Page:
The blockquotes in this theme are a bit too close to the background colour, but alterations mean that the colour I pick comes through in people’s feedreaders, so I’m dropping blockquotes, I’m afraid.
I have a lot of love for the way ana australiana writes: All my friends are queering marriage:
“Vows, commitments, promises, alliances, dances, parties. How we do these things exceeds, as it always has, the commonly understood manifestation of marriage, family, community and public. Formal justice lies far, far behind and at the same time evinces the conditions of its possibility in these moments.”
At Viva La Feminista, Like (Un-Feminist) Mother, Like (Feminist) Daughter by utterly gorgeous guest poster Sally Mercedes.
“You don’t need the feminist label or a college degree to strive for women’s independence and feminist ideals. All my mother needed was three daughters to fight for, including one slightly obnoxious daughter who doesn’t let anything go.”
Queer Celibacy: Q is for Questioning by Neville Park is a really interesting post about tradition and community:
“How does this change our conceptions of queer sexuality? our political engagement? our notions of “family”? our wild Saturday nights at the queer dance party?”
Brown Girl in the World at The Trouble Is… keeps coming back to me:
“I worry for my daughters. I suppose that’s odd, as I don’t have children, but I worry nonetheless. I worry for those little brown girls in my future and I wish, how I wish, that I could change everything now.”
There is so much in Coloring Whiteness: POC Community Building and Mistaken Racial Identity by Wendi Muse at Racialicious:
“In the United States, color is a strange marker, particular because it rarely has as much to do with phenotype as it does one’s past. Of course facial features, skin color, and even speech patterns may be indications of racial and/or ethnic background, but it goes far beyond what is in the eye of the beholder. Beyond the factor of family trees, parentage being one of the biggest indicators of race (i.e. one may appear phenotypically white, but with one non-white parent, the possibility of whiteness dissolves), region, nationality, and language play huge roles as determining factors in the race game. In fact, despite markers of everything BUT non-white heritage in all other facets, including one’s appearance, like in the case of Nina Garcia, a last name of non-English origin can mean more than what literally meets the eye.”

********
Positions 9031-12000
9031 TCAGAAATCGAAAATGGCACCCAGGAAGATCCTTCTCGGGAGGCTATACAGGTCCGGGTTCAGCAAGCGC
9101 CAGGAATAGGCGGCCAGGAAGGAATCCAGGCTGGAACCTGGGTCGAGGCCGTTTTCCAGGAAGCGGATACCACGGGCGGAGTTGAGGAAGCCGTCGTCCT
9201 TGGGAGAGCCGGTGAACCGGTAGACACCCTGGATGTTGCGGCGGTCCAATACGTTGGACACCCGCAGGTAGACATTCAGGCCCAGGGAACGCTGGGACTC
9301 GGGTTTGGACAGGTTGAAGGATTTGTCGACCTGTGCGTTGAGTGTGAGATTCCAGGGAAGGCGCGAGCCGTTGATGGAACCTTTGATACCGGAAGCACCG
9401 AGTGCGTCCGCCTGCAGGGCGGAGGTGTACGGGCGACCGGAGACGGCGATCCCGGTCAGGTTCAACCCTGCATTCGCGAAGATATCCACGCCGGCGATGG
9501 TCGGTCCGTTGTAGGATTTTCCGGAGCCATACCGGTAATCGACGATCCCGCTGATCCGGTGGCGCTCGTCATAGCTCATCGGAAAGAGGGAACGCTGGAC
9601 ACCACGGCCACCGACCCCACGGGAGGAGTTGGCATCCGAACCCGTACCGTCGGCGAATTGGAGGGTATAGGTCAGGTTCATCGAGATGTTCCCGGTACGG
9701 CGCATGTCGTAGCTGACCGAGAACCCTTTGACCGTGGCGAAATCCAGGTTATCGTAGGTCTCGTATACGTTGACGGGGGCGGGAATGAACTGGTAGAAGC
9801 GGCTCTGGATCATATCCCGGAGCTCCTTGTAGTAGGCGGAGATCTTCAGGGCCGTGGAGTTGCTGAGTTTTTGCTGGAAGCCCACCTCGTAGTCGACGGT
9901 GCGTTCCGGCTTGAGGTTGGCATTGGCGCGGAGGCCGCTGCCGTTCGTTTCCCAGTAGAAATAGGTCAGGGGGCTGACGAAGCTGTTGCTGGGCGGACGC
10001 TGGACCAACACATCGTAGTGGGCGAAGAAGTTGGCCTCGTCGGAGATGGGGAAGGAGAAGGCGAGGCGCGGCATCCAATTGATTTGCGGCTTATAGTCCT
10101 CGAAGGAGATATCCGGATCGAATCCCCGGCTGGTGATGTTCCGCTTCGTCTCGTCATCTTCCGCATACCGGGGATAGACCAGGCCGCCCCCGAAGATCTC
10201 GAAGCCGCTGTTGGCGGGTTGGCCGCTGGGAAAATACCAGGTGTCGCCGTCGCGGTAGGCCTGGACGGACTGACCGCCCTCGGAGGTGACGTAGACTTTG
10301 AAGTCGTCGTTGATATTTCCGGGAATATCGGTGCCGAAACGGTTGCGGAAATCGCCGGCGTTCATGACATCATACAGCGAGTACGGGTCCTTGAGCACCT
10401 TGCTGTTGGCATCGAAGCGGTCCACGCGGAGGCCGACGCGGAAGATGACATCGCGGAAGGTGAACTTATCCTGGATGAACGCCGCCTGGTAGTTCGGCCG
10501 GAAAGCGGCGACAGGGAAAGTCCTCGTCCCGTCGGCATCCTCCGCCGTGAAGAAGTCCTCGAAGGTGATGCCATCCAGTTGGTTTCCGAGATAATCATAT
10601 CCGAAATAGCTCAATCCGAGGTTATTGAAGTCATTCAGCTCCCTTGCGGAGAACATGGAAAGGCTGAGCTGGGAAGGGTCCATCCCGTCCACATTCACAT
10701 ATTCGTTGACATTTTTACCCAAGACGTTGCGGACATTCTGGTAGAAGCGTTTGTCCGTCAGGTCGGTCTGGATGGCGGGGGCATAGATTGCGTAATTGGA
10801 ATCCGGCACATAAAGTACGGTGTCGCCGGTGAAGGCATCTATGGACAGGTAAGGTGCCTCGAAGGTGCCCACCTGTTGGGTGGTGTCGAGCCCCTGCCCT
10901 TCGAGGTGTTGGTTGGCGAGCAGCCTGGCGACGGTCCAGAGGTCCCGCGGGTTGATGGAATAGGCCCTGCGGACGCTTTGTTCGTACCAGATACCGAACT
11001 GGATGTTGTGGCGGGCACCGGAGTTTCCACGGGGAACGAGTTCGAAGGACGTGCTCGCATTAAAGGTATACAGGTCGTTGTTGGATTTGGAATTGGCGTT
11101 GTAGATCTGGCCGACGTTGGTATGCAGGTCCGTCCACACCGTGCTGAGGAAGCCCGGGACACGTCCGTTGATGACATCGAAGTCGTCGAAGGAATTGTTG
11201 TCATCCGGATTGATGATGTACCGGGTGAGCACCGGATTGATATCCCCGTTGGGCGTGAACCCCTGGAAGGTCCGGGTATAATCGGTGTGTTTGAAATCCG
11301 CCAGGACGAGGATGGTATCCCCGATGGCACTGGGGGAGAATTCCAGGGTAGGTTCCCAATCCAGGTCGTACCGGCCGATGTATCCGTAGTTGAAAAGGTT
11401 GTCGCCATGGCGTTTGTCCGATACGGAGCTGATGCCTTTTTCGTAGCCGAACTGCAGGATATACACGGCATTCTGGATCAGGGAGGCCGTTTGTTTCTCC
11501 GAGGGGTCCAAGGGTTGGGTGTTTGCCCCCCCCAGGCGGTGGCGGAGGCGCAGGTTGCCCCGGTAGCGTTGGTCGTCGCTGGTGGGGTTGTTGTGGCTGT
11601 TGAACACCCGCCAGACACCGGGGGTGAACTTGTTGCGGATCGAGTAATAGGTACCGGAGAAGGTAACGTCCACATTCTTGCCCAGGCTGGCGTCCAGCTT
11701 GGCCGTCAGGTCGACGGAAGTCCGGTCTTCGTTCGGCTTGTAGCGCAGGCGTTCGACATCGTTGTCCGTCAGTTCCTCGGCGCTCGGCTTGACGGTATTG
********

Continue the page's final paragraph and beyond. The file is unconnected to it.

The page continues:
Forget the Fail-mongers! by Fat Heffalump is really inspiring:
“For my whole life, I’ve been told not to be too ambitious. Not to get my hopes up too high. Not to have unrealistic expectations. Nobody important will ever listen to you. You can’t change things, you may as well just work out the best way to live with it. You’ll only regret it when it doesn’t go the way you want it to.”
My private parts are PRIVATE! by cate j at Questioning Transphobia is to the point:
“This vetting process is, of course, just another facet of cis people deciding whether or not you’re allowed to be a woman. If your vagina doesn’t match up to their (biased) expectations, then you’re relegated back to the “almost woman” category and looked upon as a kind of second class woman who can never match up the vaunted first class or ‘real’ women. You can guarantee that they will find flaws in your vaginal construction that invalidate your femininity, even though their OWN vagina would not stand up to such intense scrutiny.”
Connections by Ouyang Dan at FWD/Forward buoys me up in a big way:
“Thus, did my life take me in a direction I never saw it going, because I had just begun to grasp onto this part of me that was OK with identifying as someone who is disabled. Not only that, I had not really learned how to interact with other people who identified that way. I was shy about venturing out as any kind of public face, let alone as any kind of self-spoken authority. Who was I, I wondered, to pretend that what I had to say mattered?”
We’ve been pwned at the news with nipples is just scary, and something a fair portion of Australia could do with reading:
“We – the public and the media – have been pwned by the Howard, Rudd and Gillard Governments. They wanted us to hate asylum seekers, and now we hate asylum seekers. They wanted us to think that 692 people a year is a massive problem, and now we think that 692 people a year is a MASSIVE PROBLEM.”
My lovely friend Beppie at Hoyden About Town has Intersectionality and Privilege: Addressing the Squishy Bits:
“Not all questions have clear answers. Sometimes, there is no “right” answer. Sometimes, every “right” answer carries a little bit of wrong in it too.”
Phew! Hope you all enjoy, I’ve been saving these for months.